This is part 1, perhaps the more interesting of the two parts (part 2 will come shortly), as it concerns the Grove of Venus scene. Parts quoted in French were impossible for me to decipher properly. Anything in brackets in my input. If you aren’t familiar with the Affair of the Diamond Necklace, I suggest starting with The Short Story; this might not make sense otherwise. I took some small liberties with wording. I apologize that it’s somewhat stilted; I attempted as literal a translation as possible. I was tripped up in a few places. Maybe there is someone out there with a better command of French who can help with those phrases.

From Thursday, January 19, 1786

Before us, Jean Baptiste Pierre Maximilien Titon, advisor to the King in Parlement, in the halls of the government of the castle of the Bastille, has been led by M. Losme, major adjoint,  Marie-Nicole Leguay d’Oliva or Designy.

We asked her name and nicknames, age, station [ie social position], and residence. She said she was named Marie Nicole Leguay d’Oliva or “Designy”, thirty-four [sic–she was 22-23] years old, bourgeois, from Paris, residing on the Rue Thiroux, Chaussée [Carriageway] d’Antin.

We asked if she did not know of a woman named Madame de La Motte-Valois. She said yes. Continue reading

Naming Names: The Trial of the Affair of the Diamond Necklace

I’ve been humming along on several random projects, a few of them related in some tangential way to the topic of this blog. I’m working on a historical novel set in the mid-1850’s in the South. I’ve struggled with it immensely, but I’m invested in the story and will see it trough to the end if it kills me. I’ve also been working on a much shorter-term project, one a little more related to the Affair of the Diamond Necklace: I love Gainsborough, so I am working on a recreation of “Mr. and Mrs. William Hallett” in colored graphite. It’s one of my favorite paintings of his. I will at some point regale you all with my artistic endeavors. But not today.

I recently found “Marie-Antoinette et le procès du collier d’après la procédure instreite devant le parlement de Paris” through Google Books. It’s (obviously) in French, published in 1863. I haven’t been able to decipher some parts of it (and some parts don’t interest me, to be honest), but it includes the transcripts of several of the interrogations that took place during the Affair of the Diamond Necklace trial. This is thrilling for me, because thus far I’ve only had bits and pieces of those interrogations. Unfortunately, it’s all in French, and my French is woefully lacking. Google Translate, my knowledge of Spanish (similar root words and syntax), and my mad skillz allowed me to get a decent translation of Nicole d’Oliva‘s interrogation. There was nothing surprising in it; most of it was discussed by Frances Mossiker in The Queen’s Necklace.

My translation still needs to be cleaned up to be presentable, but I thought I would bring up this amusing little piece, which I highlighted because it made me laugh out loud:

The respondent was asked whether she ever saw at Madame de La Motte’s home a certain Monsieur Ogeard or Augeard, or another individual sometimes called Marsilly, a sometimes-counselor [lawyer?]. She responded that she did not intend to name names here.

I can almost hear the derisive sniff in Nicole’s voice.

The humor is in the irony, not because Nicole d’Oliva ever named any names, but because others did so. When she was arrested, Jeanne de La Motte was selective in whom she named and didn’t name. It appears she didn’t want to give the names of the attractive young men she liked (for instance, her old friend Jacques-Claude Beugnot, later Comte Beugnot, who was never implicated in the Affair even though he clearly had some knowledge of it).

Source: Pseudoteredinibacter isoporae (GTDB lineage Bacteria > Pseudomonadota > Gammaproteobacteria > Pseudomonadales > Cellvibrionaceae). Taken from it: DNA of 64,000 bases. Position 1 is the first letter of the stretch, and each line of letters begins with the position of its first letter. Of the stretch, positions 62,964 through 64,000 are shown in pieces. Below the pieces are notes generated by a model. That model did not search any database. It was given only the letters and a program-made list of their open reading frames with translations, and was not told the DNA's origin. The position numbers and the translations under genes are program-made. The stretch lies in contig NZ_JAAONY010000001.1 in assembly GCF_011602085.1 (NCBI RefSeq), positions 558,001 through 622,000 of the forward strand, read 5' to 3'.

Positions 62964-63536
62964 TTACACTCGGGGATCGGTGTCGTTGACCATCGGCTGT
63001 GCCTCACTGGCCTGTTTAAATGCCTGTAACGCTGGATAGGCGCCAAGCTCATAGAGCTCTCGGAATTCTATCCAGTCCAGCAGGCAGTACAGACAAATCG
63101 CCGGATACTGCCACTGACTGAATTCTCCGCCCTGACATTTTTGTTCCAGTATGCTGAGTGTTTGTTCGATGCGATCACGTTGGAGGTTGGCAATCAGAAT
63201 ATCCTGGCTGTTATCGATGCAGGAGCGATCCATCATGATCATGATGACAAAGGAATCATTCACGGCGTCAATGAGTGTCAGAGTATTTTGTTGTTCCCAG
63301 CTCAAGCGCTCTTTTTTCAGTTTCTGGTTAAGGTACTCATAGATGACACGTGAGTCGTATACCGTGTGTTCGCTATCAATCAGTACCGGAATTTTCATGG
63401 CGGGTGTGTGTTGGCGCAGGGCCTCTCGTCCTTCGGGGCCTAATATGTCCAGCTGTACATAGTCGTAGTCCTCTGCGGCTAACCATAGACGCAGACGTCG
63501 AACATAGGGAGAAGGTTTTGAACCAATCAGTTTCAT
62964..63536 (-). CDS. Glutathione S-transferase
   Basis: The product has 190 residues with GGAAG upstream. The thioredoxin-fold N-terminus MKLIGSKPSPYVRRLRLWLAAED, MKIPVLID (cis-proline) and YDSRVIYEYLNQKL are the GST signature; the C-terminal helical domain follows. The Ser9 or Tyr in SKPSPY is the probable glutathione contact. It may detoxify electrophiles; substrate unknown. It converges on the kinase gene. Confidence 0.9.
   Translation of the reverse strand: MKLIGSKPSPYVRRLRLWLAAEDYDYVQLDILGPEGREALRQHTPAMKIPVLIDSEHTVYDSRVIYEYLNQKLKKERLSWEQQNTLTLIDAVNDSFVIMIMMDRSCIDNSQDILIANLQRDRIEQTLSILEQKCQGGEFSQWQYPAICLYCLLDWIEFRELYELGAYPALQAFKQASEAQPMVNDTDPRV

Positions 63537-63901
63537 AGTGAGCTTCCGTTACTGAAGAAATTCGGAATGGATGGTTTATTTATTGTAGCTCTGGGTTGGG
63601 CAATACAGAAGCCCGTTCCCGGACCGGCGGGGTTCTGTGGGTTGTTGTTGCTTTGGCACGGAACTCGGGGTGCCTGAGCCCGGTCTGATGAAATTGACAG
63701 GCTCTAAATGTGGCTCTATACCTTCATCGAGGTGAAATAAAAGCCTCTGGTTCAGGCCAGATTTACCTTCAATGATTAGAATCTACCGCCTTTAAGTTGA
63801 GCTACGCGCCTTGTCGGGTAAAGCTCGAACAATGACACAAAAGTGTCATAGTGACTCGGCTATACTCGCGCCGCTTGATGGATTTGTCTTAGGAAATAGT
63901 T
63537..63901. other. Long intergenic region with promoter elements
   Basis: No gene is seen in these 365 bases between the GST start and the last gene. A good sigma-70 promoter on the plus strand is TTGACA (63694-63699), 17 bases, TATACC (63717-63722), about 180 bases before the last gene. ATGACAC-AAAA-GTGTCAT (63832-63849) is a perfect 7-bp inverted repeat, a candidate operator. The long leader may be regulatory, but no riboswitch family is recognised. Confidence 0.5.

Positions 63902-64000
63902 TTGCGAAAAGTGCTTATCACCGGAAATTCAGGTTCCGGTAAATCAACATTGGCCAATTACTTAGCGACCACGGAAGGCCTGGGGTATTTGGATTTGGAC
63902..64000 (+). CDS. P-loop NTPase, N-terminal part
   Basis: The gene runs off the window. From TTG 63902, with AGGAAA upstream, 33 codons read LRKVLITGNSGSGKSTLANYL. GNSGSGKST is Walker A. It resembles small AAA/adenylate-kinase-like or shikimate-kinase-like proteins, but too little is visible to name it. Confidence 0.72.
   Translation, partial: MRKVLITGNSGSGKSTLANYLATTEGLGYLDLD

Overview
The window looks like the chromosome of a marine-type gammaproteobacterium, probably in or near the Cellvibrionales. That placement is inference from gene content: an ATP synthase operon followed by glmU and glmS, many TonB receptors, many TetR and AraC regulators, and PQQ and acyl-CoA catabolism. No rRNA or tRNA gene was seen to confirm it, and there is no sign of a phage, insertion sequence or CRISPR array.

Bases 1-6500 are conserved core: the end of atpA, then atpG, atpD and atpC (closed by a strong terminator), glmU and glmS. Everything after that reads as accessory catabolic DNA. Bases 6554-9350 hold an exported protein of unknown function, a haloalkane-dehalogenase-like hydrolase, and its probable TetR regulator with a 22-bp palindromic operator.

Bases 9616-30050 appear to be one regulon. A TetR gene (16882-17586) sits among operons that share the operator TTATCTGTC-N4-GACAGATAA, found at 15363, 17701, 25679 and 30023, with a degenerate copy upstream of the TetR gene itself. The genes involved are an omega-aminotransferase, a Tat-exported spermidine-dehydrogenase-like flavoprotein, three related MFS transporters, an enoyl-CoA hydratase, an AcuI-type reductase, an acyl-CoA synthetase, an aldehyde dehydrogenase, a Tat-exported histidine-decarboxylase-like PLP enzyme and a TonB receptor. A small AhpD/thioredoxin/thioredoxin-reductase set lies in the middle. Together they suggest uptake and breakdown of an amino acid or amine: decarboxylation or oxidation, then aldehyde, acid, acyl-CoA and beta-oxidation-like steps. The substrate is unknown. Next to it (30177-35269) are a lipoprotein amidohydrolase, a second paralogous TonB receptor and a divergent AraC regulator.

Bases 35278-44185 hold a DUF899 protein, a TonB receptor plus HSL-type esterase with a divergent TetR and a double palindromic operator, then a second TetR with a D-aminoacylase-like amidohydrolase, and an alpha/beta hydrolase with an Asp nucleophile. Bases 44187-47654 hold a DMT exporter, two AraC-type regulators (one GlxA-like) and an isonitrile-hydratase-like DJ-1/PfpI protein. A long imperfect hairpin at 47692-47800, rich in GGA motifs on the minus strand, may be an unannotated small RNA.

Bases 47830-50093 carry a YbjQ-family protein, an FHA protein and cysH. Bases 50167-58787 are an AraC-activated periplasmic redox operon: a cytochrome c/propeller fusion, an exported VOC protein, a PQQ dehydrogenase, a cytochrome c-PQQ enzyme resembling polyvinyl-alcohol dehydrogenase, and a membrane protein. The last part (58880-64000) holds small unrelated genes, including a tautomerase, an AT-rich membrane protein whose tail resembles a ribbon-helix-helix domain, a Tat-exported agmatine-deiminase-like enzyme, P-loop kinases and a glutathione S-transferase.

One of those who “sang like a canary” was Retaux de Villette, Jeanne’s “personal secretary” (a bit of a euphemism). In my own novel about the Affair, Nicole (who is the narrator) says the following:

In April, the news was brought to me that Retaux de Villette had been captured in Switzerland and had signed the Bastille registry. Almost as soon as he was given leave to open his mouth, he spilled out the contents of his black heart. If the Comtesse had hoped to count upon him, then she had misjudged her lover.

I will work along diligently at making my translation of Nicole’s interrogation readable, and will move on at some point to Retaux de Veillette’s testimony. That, I think, will be juicy.

The Bastille and the Diamond Necklace

Since Bastille Day was just a few days ago, I am taking the chance to write about the role of the infamous, famous, and perhaps misunderstood Bastille, in particular as it concerns the Affair of the Diamond Necklace.

The Bastille was famous in its day. In the public imagination, the Bastille was a dark hulk of a prison full of terror. Unlike other prisons, the inmates of the Bastille were largely important, or well-to-do, or liable to rouse the rabble. The fortress, built in the 14th century,

The Bastille

was deep, dark, mysterious, and secretive. Jeanne de La Motte referred to it as “that dread prison, the very name of which brings a shudder.” “There, countless victims of arbitrary power languished amidst groans, tears, and curses for the day that gave them birth,” according again to Jeanne (who had a tendency for melodrama when it came to her own suffering and who liked to play victim to the monarchy, justifiably or not).

Like the Tower of London, it was a place of legend, where people had a tendency to simply disappear. Like the Tower, its reputation probably wasn’t entirely earned: Less than a dozen people were executed inside the Tower, and a grand total of seven prisoners were being held in the Bastille when it fell.

But three years before the Bastille was stormed on July 14, 1789, it was the holding pen for Cardinal Rohan, Jeanne de La Motte, Count Cagliostro, and Nicole d’Olva.

Continue reading